Root “fed up” with England’s off-field dramas in Australia

In this Tuesday, Dec. 5, 2017, file photo, England's Joe Root swings at a high delivery from Australia's Pat Cummins during the fourth day of their Ashes cricket test match in Adelaide, Australia. (AP Photo/Rick Rycroft, File)

PERTH, Australia (AP) Joe Root’s first Ashes tour as England cricket captain has been more eventful than he expected, just not in the way he had hoped.

”I knew it would be challenging, and I knew there would be stuff around the cricket, but not to this extent,” Root said of the off-field issues that have followed his squad around Australia. ”I’m fed up of talking about stuff that’s not cricket. I don’t know how I’ve still got all my hair … I can completely see how captaincy can take its toll.”

England trails the five-test series 2-0 after losses in Brisbane and Adelaide. Australia can clinch the series with a win at the WACA in a match that will also mark England opener Alastair Cook’s 150th test, and the last as the stadium’s premier cricket venue in Perth.

Only one team in Ashes history has rallied from 2-0 down to win the series: Don Bradman’s Australia in 1936-37 at home. England has only ever had one win at the WACA, in the 1978-79 series.

Root has faced more questions about the team’s conduct and curfew than its cricket. Ben Stokes’ involvement in an incident outside a bar in England in September has resulted in the allrounder being suspended from England duties while police determine whether charges will be laid.

Recent alcohol-fuelled incidents involving wicketkeeper Jonny Bairstow and Ben Duckett, who is traveling with England’s second-tier squad, have only added to the focus on off-field issues.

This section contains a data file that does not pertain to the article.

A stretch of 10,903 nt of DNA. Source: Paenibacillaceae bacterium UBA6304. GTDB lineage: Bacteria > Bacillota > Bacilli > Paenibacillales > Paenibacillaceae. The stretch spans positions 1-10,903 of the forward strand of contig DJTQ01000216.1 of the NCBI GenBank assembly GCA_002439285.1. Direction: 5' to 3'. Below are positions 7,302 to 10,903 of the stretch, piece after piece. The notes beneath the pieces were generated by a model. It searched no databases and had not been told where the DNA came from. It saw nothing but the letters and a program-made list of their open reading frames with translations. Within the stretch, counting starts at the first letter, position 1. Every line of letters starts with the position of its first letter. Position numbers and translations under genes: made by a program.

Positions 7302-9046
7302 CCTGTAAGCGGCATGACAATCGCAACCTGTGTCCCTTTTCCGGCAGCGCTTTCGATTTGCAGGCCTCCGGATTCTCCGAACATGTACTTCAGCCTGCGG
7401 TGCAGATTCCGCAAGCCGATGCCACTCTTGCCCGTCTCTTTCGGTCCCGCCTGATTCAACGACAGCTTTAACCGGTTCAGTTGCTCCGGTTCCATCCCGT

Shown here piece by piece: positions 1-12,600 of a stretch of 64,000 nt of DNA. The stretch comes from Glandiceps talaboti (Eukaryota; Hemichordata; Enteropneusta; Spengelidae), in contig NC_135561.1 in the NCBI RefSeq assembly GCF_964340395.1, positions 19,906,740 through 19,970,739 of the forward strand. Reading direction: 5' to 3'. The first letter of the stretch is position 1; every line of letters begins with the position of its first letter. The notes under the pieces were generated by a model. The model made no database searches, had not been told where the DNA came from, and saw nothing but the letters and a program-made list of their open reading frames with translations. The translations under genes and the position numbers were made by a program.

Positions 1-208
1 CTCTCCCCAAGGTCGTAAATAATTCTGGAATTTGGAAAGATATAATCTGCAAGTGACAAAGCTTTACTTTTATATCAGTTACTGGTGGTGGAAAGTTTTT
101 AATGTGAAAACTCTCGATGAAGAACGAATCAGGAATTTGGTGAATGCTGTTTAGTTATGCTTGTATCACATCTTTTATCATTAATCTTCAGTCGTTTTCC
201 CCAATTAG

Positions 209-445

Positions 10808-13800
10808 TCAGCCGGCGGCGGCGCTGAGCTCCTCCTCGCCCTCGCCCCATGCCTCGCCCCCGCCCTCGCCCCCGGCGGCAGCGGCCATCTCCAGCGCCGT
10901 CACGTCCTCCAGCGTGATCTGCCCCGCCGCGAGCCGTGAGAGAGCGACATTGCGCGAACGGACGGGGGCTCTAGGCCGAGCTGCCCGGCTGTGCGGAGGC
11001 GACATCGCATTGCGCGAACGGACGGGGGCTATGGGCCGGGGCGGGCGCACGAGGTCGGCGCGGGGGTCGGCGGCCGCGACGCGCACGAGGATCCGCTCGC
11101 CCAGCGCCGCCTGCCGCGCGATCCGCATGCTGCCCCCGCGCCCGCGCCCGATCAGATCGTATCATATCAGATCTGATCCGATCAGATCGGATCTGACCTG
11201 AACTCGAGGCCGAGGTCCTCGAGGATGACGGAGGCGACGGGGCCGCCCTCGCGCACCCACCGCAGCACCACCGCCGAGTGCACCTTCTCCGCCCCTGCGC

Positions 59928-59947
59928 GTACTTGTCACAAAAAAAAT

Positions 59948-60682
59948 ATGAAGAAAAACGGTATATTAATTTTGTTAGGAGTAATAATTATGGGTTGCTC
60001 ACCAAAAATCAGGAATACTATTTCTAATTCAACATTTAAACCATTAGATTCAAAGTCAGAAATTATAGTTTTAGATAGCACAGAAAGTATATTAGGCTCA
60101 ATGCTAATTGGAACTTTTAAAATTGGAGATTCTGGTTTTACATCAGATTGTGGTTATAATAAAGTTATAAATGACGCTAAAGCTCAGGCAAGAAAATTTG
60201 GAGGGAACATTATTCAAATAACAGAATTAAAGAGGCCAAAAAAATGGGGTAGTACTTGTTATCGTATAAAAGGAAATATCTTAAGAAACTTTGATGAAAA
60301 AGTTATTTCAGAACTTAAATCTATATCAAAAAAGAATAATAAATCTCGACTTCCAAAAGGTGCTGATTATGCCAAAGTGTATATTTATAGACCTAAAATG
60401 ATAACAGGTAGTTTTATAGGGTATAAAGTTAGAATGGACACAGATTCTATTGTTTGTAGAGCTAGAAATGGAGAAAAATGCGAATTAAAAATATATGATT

The latest episode, in which Duckett poured a drink on the head of veteran pace bowler Jimmy Anderson, came on a night when team officials had relaxed a midnight curfew.

”I feel like I’ve learned a large amount.” Root said. ”The lads have to wake up and smarten up. It’s been frustrating … very frustrating. Guys have made silly mistakes that of course are going to get blown out of proportion.”

Root, who took over the captaincy in July and led England in seven tests against South Africa and the West Indies at home, is desperate to avoid a repeat of the series sweep on the last tour to Australia in 2013-14 and is urging his teammates to lift ”for one of the biggest games of our lives” in the third test.

England retained the same lineup from the second test, with one change in the batting order to promote Jonny Bairstow to No. 6 in a direct switch with Moeen Al, who drops back to No. 7. Root will be looking for support from Cook, already England’s most-capped test player, who has no plans to retire just yet.

”Do I have a desire to carry on? Absolutely,” the 32-year-old lefthander said this week. ”I wouldn’t be going to do extra gym sessions and extra batting behind closed doors if I wasn’t.”

Cook, who was England captain in 59 tests until December last year, has been below form so far on the Ashes tour. In Brisbane he made nine runs and in Adelaide 37 and 16.

Another player in a form slump is Australian batsman Peter Handscomb, who is facing being axed for the third test. Local media have suggested selectors will replace Handscomb with tall Western Australia allrounder Mitch Marsh.

On Wednesday, Australia captain Steve Smith said the home side will wait until Thursday morning, before the toss, to finalize the starting lineup.

”We haven’t picked the team yet,” Smith said. ”It’ll be unlucky if he (Handscomb) misses out. If we do go down that route it’s purely for the reason we think we need an extra bowler, nothing to do with anybody’s batting.”

Handscomb has scored 14, 36 and 12 in his three innings, and commentators have criticized the awkwardness of his batting technique.

While most attention at the WACA will be on the pacemen, who usually get a boost out of the extra bounce in the pitch, Root wants the England batsmen to target Australian offspinner Nathan Lyon, who has taken 11 wickets so far in the series at an average of 22.72.

”It’s that cat and mouse part of cricket. You want to try to apply pressure as a batsman and get on top when the opportunities arise,” Root said. ”And credit to Nathan; he’s made that very difficult to do that from surfaces that have offered good spin for him from the start.

”We have to have a clear way of how we want to try to put him under a bit more pressure.”